The Humility of Moses

The Humility of Moses

In Numbers 12:3, we are told, “the man Moses was very humble, more than any man who was on the face of the earth.”

Moses wrote the first five books of the Law. Thus, it is Moses himself testifying that he is humble.

Kind of weird, isn’t it? Like the old joke about the city commission who gave a guy an award for being the humblest man in town … and then took it away because he accepted it!

In all seriousness, Numbers 12:3 makes an important point about what humility is and is not.


Humility is not Weakness or Silence

I can’t think of a more inflexible, uncompromising, confident leader than Moses. I would run out of space pointing out all the places where Moses declared the commandments of God, demanded obedience to them, and warned of the consequences of disobedience. He didn’t just reveal, he exhorted! For example, on one occasion, Moses stood before the armed soldiers of Israel and boldly said, “Why then are you transgressing the commandment of the Lord, when it will not succeed? Do not go up, or you will be struck down before your enemies, for the Lord is not among you” (Numb. 14:41-42).

In fact, God’s punishment for sin sometimes came through the hand of Moses, such as when “Moses’ anger burned and he threw the tablets from his hands and shattered them … and he took the calf which they had made and ground it to powder and … made the sons of Israel drink it” (Exo. 32:19-20).

Humility is not shrugging your shoulders. That’s complacency. It would be hard to tally up all the battles Moses won, all the enemies he defeated, all the evil schemes he withstood, all the sinners he punished. It’s been said that leadership is all about knowing where you’re supposed to go, and convincing others to follow you. Moses was humble, but he knew his destiny (Acts 7:25) and he made the bold choice to serve God (Heb. 11:24-26). He admonished people to follow.


Humility does not Mean You’ll Always be Loved

The people of Israel were an obstinate people. They often expressed their displeasure with their circumstances or with the rules by lashing out at Moses, sometimes even accusing him of grandstanding and abusing his power. The family of Korah rebelled, saying, “why do you exalt yourselves above” the rest of God’s people (Numb. 16:3)? Dathan and Abiram accused Moses of taking them away from the bountiful foodstuffs of Egypt and lording it over them (Numb. 16:13). After God Himself dealt with these rebels, the people grumbled again, blaming Moses for their deaths (Numb. 16:41). On one occasion, even Moses’ brother and sister accused him of pride (Numb. 12:1-2).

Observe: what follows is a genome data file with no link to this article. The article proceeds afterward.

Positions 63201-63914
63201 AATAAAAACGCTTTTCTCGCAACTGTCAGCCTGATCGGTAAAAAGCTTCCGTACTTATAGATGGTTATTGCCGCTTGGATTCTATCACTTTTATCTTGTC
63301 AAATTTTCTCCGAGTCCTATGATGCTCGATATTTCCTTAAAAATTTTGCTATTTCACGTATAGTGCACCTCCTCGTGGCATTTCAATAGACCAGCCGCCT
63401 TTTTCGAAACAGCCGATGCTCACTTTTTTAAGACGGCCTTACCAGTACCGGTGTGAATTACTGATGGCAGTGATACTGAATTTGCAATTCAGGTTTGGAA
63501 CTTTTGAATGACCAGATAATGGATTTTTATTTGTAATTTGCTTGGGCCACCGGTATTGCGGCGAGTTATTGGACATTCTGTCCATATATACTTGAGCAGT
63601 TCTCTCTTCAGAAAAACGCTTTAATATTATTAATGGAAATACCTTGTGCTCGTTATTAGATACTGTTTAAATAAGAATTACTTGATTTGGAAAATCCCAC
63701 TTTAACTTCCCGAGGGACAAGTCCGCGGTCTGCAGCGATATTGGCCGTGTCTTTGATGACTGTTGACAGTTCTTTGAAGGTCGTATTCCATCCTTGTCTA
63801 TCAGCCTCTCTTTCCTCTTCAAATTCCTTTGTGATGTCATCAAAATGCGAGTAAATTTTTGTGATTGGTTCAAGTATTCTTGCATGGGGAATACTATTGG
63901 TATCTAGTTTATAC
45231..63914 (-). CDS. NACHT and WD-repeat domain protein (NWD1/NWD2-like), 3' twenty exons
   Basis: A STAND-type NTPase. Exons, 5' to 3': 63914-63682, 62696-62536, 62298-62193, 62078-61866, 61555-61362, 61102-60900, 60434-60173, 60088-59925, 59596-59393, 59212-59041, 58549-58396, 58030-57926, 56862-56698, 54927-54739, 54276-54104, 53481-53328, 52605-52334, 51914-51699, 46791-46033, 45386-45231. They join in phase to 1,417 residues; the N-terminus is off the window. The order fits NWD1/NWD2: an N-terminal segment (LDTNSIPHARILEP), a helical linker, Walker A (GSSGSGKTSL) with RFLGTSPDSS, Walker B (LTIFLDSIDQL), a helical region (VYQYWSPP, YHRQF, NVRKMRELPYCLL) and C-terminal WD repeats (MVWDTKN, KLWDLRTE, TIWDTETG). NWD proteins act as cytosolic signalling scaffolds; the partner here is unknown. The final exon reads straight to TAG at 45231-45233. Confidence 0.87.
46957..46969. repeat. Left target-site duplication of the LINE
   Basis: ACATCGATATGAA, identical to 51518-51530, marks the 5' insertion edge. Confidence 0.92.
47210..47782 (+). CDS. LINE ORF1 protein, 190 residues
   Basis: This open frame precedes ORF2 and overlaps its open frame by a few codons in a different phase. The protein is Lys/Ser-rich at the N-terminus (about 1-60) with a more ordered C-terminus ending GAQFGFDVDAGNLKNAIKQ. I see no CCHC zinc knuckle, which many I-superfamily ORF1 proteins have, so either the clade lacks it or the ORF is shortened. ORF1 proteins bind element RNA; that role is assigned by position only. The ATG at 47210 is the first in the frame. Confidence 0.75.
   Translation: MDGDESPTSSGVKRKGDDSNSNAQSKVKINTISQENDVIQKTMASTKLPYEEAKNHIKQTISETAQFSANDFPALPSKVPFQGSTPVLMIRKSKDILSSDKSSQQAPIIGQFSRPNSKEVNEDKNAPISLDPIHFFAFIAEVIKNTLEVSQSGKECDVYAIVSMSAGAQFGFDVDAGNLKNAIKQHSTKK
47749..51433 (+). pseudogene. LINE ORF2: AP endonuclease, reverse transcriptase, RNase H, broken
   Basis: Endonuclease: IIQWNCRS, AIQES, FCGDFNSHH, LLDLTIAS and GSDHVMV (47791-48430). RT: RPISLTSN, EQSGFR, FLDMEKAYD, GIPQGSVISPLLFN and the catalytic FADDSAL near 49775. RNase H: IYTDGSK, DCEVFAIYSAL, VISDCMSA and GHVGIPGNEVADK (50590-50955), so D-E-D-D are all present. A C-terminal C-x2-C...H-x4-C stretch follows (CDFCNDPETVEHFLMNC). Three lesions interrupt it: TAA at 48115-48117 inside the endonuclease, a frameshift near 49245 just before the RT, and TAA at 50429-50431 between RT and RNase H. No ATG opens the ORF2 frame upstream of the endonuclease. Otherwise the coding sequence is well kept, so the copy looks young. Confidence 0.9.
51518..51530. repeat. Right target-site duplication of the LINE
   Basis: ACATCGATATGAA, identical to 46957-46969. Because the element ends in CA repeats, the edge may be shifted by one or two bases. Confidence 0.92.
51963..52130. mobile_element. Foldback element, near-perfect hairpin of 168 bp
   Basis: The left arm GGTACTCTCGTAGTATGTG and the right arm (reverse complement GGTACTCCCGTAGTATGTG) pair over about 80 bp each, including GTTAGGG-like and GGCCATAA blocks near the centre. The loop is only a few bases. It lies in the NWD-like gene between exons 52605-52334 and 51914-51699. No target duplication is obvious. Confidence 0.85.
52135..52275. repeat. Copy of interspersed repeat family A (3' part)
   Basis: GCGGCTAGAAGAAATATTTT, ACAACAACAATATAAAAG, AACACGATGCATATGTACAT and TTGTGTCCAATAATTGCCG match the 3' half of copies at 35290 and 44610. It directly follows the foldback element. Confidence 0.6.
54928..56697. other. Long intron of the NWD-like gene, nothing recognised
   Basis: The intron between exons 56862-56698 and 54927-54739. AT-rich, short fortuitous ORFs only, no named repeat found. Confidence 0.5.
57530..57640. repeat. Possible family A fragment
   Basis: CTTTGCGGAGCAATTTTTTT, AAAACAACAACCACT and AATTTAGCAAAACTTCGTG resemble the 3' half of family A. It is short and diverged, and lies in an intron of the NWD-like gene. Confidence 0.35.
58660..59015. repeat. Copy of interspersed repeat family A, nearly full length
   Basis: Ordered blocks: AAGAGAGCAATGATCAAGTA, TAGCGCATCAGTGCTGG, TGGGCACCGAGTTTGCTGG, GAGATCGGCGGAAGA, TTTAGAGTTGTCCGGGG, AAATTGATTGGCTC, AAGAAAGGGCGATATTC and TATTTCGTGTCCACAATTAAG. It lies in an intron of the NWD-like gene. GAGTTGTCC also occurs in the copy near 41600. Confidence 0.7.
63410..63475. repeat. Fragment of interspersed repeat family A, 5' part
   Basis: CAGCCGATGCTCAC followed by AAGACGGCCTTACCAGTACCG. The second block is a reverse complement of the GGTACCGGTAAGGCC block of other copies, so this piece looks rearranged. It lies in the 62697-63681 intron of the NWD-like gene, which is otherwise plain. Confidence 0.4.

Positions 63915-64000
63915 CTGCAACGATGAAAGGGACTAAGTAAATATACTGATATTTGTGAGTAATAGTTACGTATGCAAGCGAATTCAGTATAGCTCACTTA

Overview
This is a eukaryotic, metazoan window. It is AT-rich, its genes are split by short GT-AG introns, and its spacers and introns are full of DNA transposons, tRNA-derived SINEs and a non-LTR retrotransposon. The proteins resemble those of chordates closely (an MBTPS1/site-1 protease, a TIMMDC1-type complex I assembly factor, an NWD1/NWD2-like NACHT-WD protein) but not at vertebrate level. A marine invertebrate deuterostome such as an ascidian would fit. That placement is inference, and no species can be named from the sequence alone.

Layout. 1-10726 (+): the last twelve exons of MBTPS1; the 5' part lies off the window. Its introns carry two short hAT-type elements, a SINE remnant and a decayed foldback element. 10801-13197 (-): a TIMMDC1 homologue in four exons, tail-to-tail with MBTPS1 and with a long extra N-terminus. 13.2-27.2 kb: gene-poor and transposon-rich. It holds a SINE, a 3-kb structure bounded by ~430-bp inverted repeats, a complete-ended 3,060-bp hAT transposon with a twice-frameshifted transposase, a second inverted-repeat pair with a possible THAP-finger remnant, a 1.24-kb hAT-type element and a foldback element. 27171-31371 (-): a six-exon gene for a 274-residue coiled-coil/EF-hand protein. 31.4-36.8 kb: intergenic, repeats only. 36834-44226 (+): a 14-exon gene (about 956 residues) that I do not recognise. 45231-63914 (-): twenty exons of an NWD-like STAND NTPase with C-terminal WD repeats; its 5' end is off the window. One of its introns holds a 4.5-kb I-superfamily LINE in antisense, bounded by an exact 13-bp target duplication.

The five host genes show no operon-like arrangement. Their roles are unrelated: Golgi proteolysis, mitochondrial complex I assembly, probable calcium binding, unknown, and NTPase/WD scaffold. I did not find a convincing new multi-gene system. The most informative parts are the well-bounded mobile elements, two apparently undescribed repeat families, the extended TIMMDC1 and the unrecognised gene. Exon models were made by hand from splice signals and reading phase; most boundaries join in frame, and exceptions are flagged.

Leaders must realize that people will say cruel things that are completely out of touch with reality. Like the Corinthian Christians did, who accused Paul of being wimpy (2 Cor. 10:1) and stuck up (11:7). At the end of the day, all of God’s leaders must do what is right, and must leave it to God to reveal the motives of each man’s heart (1 Cor. 4:5).


Humility is Pointing People to God, Not To Yourself

When God first tapped Moses the lowly shepherd to lead the people out of Egyptian captivity, Moses was very reluctant (Exodus 3-4). Moses did not believe he had the skills or disposition necessary to lead God’s people. God assured him, “I will be with you” (3:12) and “I will stretch out My hand and strike Egypt” (3:20) and “I will be with your mouth and teach you what you are to say” (4:12).

Then, and throughout his ministry of leadership, Moses never wished to attract attention to himself. Moses was concerned with making followers of God, not making followers of Moses. The one and only time Moses exceeded his authority—striking the rock rather than speaking to the rock (Numb. 20:11)—God punished him harshly.

In fact, on one occasion God was so fed up with Israel He announced His plans to destroy Israel and start over with Moses, making him a great nation (Deut. 9:14). A prideful man would have greedily welcomed this turn of events. But Moses loved the people of Israel, despite their flaws, and asked God to forgive them, falling on his face and interceding on their behalf. “O Lord God, do not destroy Your people, even Your inheritance, whom You have redeemed through Your greatness, whom You have brought out of Egypt with a mighty hand. Remember Your servants … do not look at the stubbornness of this people” (Deut. 9:25-28).

Moses always had their best interests in mind, which is why he often demanded uncomfortable things of them.                                                              —John Guzzetta